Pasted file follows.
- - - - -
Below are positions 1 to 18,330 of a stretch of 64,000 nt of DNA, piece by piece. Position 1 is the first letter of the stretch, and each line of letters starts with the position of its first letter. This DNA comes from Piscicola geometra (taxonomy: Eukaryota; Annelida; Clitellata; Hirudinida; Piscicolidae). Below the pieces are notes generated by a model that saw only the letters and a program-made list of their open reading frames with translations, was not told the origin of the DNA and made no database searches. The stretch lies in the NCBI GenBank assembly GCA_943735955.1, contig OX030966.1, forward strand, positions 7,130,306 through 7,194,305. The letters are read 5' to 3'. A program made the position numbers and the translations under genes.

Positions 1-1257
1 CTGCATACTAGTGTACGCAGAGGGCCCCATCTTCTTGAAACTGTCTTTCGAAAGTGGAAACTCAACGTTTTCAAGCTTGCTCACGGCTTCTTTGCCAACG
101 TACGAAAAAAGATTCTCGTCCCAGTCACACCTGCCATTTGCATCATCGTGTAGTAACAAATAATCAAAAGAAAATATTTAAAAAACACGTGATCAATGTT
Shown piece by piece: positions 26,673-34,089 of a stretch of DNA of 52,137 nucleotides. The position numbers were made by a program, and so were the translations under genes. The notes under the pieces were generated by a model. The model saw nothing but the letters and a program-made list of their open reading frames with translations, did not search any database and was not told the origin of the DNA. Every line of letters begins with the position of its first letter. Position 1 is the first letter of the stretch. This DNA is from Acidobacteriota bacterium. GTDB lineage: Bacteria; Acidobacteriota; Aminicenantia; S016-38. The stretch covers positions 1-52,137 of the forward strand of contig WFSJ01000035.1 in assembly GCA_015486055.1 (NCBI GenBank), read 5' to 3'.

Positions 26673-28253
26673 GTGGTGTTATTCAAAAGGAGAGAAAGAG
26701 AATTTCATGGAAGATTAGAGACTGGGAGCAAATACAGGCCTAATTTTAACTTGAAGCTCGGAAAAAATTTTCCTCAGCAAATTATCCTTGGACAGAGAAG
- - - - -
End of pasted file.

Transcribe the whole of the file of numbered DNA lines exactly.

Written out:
Below are positions 1 to 18,330 of a stretch of 64,000 nt of DNA, piece by piece. Position 1 is the first letter of the stretch, and each line of letters starts with the position of its first letter. This DNA comes from Piscicola geometra (taxonomy: Eukaryota; Annelida; Clitellata; Hirudinida; Piscicolidae). Below the pieces are notes generated by a model that saw only the letters and a program-made list of their open reading frames with translations, was not told the origin of the DNA and made no database searches. The stretch lies in the NCBI GenBank assembly GCA_943735955.1, contig OX030966.1, forward strand, positions 7,130,306 through 7,194,305. The letters are read 5' to 3'. A program made the position numbers and the translations under genes.

Positions 1-1257
1 CTGCATACTAGTGTACGCAGAGGGCCCCATCTTCTTGAAACTGTCTTTCGAAAGTGGAAACTCAACGTTTTCAAGCTTGCTCACGGCTTCTTTGCCAACG
101 TACGAAAAAAGATTCTCGTCCCAGTCACACCTGCCATTTGCATCATCGTGTAGTAACAAATAATCAAAAGAAAATATTTAAAAAACACGTGATCAATGTT
Shown piece by piece: positions 26,673-34,089 of a stretch of DNA of 52,137 nucleotides. The position numbers were made by a program, and so were the translations under genes. The notes under the pieces were generated by a model. The model saw nothing but the letters and a program-made list of their open reading frames with translations, did not search any database and was not told the origin of the DNA. Every line of letters begins with the position of its first letter. Position 1 is the first letter of the stretch. This DNA is from Acidobacteriota bacterium. GTDB lineage: Bacteria; Acidobacteriota; Aminicenantia; S016-38. The stretch covers positions 1-52,137 of the forward strand of contig WFSJ01000035.1 in assembly GCA_015486055.1 (NCBI GenBank), read 5' to 3'.

Positions 26673-28253
26673 GTGGTGTTATTCAAAAGGAGAGAAAGAG
26701 AATTTCATGGAAGATTAGAGACTGGGAGCAAATACAGGCCTAATTTTAACTTGAAGCTCGGAAAAAATTTTCCTCAGCAAATTATCCTTGGACAGAGAAG